So what happens now with my planning career?  I am gracious for what I had learned and able to apply professionally.  Going through several interviews or not even receiving any, I had come to the realization that the planning profession isn’t for me. I had become really frustrated with technical work and mundane number crunching.   My interests now lie in urban affairs, advocacy, policy communications and networking.  What I will do with my professional planning designation is still unclear at this point and I don’t have to make a decision for another three months. 

I have decided to pick up where I left off by reading “If Mayors Ruled the World” and maybe I will re-read “The Element” afterwards for good measure.  I just finished reading David & Goliath and learned some valuable lessons which could be applicable in my career.  

So from now on, much of what I write in this blog will have less urban planning content and more about general policy issues. 

The only way is to go up from here.  Nothing is insurmountable.  The journey has begun and I am looking forward to seeing where I end up.  

 

 

 

Random thoughts…

1. Redesigning our gas stations

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While there are very few remaining single bay, mostly self-serve gas stations in Toronto, the standard multiple bay gas stations have been around for decades.  The footprint at these gas stations are quite extensive.  Sometimes they take so much space, bus stop locations are not placed in ideal locations because automobile access is necessary.  Take for instance this photo taken at the Petro Canada Gas Station located at southwest corner of Jane Street & Finch Avenue in Northwestern Toronto.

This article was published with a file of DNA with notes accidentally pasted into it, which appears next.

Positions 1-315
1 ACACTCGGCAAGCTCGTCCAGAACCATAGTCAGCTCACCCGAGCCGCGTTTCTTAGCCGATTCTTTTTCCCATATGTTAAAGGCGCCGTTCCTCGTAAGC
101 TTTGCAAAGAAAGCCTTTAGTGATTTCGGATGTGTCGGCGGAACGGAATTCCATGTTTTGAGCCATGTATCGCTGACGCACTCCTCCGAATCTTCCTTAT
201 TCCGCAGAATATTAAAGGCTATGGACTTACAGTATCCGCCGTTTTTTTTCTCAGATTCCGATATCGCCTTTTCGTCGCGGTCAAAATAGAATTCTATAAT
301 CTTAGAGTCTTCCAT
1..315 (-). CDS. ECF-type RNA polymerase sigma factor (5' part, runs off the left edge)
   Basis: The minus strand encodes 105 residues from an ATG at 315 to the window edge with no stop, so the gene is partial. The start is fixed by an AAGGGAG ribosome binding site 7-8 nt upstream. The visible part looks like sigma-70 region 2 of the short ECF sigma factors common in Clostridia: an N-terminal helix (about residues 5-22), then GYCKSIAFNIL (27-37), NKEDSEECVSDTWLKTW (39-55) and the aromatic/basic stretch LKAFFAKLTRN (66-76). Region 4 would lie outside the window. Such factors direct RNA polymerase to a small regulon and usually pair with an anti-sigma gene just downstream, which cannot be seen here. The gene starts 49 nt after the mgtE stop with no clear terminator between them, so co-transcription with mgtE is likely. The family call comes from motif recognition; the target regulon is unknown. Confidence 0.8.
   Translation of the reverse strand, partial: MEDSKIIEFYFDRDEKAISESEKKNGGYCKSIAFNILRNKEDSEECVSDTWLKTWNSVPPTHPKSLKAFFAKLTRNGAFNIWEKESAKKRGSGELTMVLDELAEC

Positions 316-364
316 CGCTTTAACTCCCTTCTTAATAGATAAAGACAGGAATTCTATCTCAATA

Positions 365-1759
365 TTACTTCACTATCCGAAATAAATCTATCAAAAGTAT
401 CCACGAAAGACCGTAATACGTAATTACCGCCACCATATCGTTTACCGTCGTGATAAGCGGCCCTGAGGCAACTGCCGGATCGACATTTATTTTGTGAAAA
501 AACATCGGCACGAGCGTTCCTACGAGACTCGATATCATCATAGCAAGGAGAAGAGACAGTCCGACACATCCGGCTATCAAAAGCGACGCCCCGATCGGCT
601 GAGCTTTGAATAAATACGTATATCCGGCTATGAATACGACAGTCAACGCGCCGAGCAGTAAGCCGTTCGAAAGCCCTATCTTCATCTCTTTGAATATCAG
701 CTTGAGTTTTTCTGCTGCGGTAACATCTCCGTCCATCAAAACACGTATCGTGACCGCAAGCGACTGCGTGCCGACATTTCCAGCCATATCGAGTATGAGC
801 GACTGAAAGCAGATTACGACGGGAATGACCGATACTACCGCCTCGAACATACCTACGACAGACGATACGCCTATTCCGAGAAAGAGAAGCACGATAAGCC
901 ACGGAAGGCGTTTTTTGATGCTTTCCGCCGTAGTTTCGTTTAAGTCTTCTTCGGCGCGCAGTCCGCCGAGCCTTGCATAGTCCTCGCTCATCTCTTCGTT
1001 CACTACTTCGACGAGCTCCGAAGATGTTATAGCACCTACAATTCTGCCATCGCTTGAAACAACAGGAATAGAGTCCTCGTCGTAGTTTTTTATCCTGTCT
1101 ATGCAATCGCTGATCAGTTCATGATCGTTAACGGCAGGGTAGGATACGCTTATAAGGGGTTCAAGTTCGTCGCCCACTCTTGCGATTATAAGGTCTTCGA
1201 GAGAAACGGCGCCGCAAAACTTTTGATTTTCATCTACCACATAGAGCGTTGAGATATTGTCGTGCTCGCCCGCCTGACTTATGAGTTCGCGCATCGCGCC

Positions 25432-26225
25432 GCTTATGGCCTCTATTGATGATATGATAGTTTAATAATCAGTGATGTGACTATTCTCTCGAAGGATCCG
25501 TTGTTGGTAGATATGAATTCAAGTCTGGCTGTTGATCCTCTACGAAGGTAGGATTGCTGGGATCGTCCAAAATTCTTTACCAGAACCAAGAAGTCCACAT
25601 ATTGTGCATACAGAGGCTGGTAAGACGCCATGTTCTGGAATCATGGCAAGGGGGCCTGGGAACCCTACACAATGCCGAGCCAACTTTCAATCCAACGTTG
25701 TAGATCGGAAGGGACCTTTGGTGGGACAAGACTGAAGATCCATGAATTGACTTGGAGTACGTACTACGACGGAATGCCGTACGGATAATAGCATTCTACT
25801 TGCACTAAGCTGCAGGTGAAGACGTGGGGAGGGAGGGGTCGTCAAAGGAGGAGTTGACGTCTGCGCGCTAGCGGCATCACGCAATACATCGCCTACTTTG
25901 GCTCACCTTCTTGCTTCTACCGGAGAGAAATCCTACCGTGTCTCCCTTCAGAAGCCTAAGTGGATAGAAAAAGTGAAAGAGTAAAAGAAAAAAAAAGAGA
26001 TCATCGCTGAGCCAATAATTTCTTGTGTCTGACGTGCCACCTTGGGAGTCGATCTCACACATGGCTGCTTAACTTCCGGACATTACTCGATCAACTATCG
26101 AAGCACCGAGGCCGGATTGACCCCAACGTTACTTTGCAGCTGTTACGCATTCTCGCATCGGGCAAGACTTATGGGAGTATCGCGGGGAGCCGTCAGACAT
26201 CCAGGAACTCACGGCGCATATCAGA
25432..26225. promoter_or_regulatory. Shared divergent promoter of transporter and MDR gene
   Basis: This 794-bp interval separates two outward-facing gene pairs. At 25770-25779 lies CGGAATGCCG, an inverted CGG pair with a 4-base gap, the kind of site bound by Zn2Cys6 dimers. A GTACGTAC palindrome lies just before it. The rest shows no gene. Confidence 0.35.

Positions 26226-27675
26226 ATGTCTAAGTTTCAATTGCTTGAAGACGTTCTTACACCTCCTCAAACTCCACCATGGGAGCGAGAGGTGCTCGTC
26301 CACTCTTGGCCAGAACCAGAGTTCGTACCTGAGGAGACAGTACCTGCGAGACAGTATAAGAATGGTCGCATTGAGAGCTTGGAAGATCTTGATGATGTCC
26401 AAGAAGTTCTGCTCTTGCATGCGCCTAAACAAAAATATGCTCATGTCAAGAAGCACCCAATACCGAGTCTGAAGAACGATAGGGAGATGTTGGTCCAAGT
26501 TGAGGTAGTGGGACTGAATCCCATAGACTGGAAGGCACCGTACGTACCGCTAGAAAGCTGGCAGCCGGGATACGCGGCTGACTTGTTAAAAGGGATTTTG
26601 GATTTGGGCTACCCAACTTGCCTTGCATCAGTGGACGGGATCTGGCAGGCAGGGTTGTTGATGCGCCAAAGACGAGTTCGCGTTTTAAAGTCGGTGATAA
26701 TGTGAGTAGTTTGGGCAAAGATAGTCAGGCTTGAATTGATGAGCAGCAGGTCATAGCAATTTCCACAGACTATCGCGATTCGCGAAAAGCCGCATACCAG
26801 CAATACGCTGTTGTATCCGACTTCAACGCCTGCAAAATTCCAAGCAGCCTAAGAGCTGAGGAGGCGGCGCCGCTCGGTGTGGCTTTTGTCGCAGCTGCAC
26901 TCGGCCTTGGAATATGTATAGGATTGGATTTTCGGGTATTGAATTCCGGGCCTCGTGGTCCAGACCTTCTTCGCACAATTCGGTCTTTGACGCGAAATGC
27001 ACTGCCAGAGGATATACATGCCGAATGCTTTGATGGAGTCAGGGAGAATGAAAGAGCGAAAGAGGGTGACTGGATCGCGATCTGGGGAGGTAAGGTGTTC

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A near side stop on Finch Avenue in the eastbound direction is not placed because of access to the plaza and the gas station, therefore a far side stop is necessary.  At Jane Street in the southbound direction several metres south of the intersection making eastbound to southbound transfers not ideal.   The reason why a larger footprint is necessary for this location is because it is located close to an industrial area and larger trucks would require access.

But it got me thinking, what if gas stations were turned from this:

wpid-img_20140606_143014-1.jpg

to this…

Sidewalk gas station in Europe

Sidewalk gas stations are located in urbanized areas across Europe and in some parts of South America.  Where retail is a separate use at North American gas stations, these European locations are incorporated in ground floor retail.

With this image, a cyclist can easily and safely get air to pump their tires.  Normally air pumps are located at the back of the station away from street and cyclist compete with cars.

Given space is becoming limited particularly in the downtown core, it is time planners take a hard look at incorporating on street gas pumps with ground floor retail being incorporated.  Do you think these gas station designs can work in neighbourhoods such as Liberty Village, Leslieville or Garrison Point?

2. Transit maps reimagined

As TTC is preparing to release its new system map in time for the Spadina Subway extension to Vaughan in 2016, it still runs the same mistake of separating modes by different colours.  While the various streetcar routes operate in mixed traffic, the TTC has three new LRT type routes that operate in exclusive rights-of way with signal priority – Spadina (510), Harbourfront (509) and St. Clair (512) .  While this is deemed rapid transit, the TTC does not portray it as such on its transit maps.

Courtesy of TTC

Courtesy of TTC

While the new TTC system map is focused on distinguishing service levels as explained here, the streetcar and LRT routes are treated the same.